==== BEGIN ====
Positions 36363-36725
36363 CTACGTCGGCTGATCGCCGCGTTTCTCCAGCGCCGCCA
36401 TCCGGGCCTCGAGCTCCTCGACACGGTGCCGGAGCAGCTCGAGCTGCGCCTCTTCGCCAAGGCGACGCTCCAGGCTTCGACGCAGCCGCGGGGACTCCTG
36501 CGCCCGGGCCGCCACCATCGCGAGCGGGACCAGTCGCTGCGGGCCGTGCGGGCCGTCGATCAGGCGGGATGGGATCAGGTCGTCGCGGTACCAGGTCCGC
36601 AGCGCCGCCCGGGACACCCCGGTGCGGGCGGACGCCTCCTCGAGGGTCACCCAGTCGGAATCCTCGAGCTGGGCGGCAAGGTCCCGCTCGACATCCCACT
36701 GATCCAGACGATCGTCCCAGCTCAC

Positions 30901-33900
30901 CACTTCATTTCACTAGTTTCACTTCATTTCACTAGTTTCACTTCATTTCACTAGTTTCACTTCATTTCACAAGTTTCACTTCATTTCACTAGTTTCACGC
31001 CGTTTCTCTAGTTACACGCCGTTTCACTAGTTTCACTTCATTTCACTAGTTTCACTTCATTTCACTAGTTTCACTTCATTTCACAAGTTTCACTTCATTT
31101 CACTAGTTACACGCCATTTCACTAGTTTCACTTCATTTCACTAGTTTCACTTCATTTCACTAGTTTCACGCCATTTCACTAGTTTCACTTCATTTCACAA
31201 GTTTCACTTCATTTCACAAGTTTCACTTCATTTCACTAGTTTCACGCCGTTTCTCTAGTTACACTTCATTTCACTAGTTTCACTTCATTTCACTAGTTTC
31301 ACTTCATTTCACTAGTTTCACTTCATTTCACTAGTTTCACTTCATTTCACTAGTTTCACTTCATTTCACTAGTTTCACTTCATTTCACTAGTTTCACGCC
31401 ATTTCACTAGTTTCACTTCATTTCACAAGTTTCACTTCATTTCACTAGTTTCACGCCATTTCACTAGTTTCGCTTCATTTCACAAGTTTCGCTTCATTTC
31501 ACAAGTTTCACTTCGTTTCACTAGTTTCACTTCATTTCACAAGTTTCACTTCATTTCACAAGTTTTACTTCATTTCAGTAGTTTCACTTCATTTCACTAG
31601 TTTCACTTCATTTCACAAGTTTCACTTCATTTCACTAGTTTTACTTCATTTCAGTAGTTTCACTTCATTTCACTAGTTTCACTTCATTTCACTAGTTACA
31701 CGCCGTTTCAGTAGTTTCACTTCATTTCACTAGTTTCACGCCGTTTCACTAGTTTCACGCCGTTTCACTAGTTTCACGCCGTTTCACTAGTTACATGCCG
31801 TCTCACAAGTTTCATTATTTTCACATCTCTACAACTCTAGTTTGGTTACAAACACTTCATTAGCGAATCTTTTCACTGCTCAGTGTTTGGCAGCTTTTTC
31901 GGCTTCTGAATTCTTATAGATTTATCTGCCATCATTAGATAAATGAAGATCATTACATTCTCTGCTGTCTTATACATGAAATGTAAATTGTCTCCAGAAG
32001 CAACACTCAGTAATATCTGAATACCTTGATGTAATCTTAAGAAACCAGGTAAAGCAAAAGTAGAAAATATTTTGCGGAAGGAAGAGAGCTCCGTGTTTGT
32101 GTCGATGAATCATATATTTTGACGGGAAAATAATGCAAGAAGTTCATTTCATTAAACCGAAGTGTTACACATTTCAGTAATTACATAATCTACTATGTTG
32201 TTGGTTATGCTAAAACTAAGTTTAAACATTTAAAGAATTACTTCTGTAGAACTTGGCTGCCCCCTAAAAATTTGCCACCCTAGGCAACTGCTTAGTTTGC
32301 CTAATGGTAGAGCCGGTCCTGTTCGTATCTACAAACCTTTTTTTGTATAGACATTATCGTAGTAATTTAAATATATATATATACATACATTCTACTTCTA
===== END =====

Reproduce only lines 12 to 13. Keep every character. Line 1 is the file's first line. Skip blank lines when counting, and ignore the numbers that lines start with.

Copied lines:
31301 ACTTCATTTCACTAGTTTCACTTCATTTCACTAGTTTCACTTCATTTCACTAGTTTCACTTCATTTCACTAGTTTCACTTCATTTCACTAGTTTCACGCC
31401 ATTTCACTAGTTTCACTTCATTTCACAAGTTTCACTTCATTTCACTAGTTTCACGCCATTTCACTAGTTTCGCTTCATTTCACAAGTTTCGCTTCATTTC